Times-Dispatch

Richmond, Virginia

Henry T.N. Graves of Luray Caverns family dies

BY Tammie Smith
Thursday, July 15, 2010

Every school kid awed by the spectacular stalactite formations hanging like icicles at Luray Caverns can thank nature -- and the Graves family, who envisioned the caverns as a tourist attraction and field trip destination.

Henry Theodore Northcott Graves was at the helm of family-owned Luray Caverns Corp. from 1952 to 2008 as the caverns grew into a popular tourist destination, with about 500,000 visitors a year.

Mr. Graves died July 8 in a Winchester hospital. He was 87.

"My dad was a World War II veteran, and he inherited the caverns, and he wanted it to grow," said John Graves, who took over as president of Luray Caverns when his father stepped down. Other siblings also work in the family operation.

The Luray Caverns property came into the Graves family in 1905, when Henry Graves' grandfather purchased it.

John Graves said his father sensed the wanderlust in returning World War II servicemen and recognized the availability of automobiles to facilitate travel.

Mr. Graves earned a bachelor's degree from the University of Virginia in 1949 and a few years later was at the helm of the family business.

"Soldiers had been away four to five years and they wanted freedom to move around. He recognized that and got in on the ground floor," said John Graves.

Luray Caverns today boasts a broad array of attractions that complement the caverns.

The caverns "are the largest and most popular in the East. It's no accident how they got there," said Brian Ososky, executive director of the Shenandoah Valley Travel Association.

The Luray Caverns property today includes a vintage-car museum housing the numerous cars Mr. Graves collected over the years, two hotels, a country club and restaurant, a golf course and the recently opened Luray Valley Museum.

Mr. Graves served on many regional and state boards and associations that supported tourism.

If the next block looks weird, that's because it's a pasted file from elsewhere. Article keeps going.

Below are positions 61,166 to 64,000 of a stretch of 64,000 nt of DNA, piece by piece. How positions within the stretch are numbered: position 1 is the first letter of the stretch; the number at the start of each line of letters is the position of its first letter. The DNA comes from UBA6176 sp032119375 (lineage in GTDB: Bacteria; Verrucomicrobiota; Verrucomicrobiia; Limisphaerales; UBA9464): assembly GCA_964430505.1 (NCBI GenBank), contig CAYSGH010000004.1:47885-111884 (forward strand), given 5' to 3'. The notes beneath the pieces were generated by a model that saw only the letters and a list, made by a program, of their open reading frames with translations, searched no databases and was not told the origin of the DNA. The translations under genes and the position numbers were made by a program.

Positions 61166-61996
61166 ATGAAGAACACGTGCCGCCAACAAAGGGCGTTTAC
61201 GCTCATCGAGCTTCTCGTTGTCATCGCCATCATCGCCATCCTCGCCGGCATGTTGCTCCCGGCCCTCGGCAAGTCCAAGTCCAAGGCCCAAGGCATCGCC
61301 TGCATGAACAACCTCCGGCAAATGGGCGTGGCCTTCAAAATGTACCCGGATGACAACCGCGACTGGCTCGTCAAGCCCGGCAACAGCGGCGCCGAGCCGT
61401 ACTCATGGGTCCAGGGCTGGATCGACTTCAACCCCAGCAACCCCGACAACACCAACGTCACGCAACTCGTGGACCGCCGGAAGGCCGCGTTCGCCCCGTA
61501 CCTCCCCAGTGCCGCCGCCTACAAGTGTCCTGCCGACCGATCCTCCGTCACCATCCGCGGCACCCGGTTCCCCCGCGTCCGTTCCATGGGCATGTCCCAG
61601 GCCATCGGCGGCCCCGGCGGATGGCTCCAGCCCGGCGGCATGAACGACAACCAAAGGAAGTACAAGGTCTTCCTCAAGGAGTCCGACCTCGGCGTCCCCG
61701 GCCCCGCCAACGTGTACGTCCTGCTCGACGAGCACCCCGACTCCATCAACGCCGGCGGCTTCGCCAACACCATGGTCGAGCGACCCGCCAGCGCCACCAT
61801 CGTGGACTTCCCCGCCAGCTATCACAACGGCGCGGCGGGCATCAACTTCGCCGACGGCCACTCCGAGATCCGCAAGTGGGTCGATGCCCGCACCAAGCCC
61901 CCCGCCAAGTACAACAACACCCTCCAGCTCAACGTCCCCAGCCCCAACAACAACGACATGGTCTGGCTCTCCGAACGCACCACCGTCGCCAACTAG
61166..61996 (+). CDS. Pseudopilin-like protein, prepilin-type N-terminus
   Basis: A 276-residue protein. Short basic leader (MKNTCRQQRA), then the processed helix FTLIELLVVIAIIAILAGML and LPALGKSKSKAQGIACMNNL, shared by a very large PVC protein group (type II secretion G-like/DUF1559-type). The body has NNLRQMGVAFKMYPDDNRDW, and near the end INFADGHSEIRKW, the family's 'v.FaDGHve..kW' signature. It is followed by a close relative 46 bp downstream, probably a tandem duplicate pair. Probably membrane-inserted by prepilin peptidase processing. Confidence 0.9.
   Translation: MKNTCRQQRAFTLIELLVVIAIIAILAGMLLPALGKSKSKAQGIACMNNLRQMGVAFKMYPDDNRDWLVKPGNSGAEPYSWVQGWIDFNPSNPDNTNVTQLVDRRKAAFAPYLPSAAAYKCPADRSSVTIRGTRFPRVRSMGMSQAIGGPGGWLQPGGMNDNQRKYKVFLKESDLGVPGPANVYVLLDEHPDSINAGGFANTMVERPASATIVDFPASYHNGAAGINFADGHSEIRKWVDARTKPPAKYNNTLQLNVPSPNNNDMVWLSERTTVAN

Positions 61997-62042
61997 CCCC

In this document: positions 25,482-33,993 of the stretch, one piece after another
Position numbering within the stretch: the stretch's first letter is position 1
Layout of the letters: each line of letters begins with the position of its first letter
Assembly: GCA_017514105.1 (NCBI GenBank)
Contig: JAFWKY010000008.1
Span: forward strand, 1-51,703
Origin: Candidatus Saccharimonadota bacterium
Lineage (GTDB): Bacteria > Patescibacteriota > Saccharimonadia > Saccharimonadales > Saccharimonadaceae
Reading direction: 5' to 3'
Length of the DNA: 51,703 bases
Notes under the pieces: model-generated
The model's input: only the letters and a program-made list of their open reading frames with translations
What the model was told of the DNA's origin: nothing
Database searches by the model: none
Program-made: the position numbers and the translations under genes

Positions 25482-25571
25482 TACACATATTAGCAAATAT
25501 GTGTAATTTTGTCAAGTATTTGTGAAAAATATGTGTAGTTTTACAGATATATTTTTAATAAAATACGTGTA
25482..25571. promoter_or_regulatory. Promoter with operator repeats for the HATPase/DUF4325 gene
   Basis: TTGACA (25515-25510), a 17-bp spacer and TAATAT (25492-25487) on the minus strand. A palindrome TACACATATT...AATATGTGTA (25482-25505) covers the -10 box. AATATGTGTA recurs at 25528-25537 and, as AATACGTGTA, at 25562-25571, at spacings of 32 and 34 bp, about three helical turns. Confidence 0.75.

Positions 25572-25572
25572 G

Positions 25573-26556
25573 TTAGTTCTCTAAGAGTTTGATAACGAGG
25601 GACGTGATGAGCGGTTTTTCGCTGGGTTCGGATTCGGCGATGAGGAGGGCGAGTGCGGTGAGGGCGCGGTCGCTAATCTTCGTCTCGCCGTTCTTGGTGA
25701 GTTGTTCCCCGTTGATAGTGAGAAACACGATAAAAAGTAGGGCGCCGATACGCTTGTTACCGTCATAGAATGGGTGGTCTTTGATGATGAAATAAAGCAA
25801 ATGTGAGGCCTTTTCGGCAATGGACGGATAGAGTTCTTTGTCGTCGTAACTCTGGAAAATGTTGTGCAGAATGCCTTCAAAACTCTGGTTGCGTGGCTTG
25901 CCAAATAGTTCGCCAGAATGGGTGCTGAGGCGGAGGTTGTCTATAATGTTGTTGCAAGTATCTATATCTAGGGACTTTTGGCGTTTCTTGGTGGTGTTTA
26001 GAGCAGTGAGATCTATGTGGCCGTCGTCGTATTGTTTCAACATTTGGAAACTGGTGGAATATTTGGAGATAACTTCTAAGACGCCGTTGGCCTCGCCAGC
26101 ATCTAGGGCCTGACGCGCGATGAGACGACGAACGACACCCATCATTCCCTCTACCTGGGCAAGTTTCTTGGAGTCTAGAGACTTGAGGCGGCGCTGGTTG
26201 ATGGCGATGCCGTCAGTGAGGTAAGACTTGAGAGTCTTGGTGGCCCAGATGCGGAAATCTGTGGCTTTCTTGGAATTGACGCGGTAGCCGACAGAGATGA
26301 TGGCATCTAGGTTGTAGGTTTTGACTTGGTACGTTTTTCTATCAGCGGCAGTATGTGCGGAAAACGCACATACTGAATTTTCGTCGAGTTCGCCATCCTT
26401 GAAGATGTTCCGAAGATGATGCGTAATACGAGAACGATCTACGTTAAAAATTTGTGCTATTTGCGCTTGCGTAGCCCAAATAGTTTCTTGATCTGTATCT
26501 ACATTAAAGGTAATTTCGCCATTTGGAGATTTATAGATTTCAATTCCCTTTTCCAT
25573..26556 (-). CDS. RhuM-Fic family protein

"It wasn't just the caverns," said John Graves. "He wanted tourism to flourish throughout the region and state. So he had a really good relationship with Shenandoah National Park. We have also been good partners with other caverns in the valley and other attractions."

Mr. Graves was a longtime member of the Virginia Cave Commission, now the Virginia Cave Board, and his reputation remained for those who followed him.

"I understand he stressed the importance of commercial caves not only for Virginia's tourist industry but also advanced the use of cave tours for education, including stressing the importance of groundwater protection," said Thomas Lera, chairman of the Virginia Cave Board.

"He had a vision commercial caves could promote, through the right educational programs, cave preservation and conservation. His plan was to lead by example, and the guide training at Luray Caverns was his way of spreading the word. Luray Caverns embodied his dreams."

John Graves said the annual Day of Discovery at the caverns Aug. 14 will be an opportunity to recognize his father and "ensure the public the caverns will remain as strong as ever."

Survivors include his wife, Rebecca Beall Jackson Graves, whom he married in 1944; six children, Rebecca Beall Hudson of Luray; Katherine Murchison Fichtler of Montana; Elizabeth Duvall Vitu of France; Cornelia Walton Spain of Richmond; John Howard Hershey Graves and James Roderick Oughton Graves of Luray; 13 grandchildren and one great-grandchild.

A funeral was held Tuesday at Christ Episcopal Church in Luray. Burial followed in the Graves family cemetery.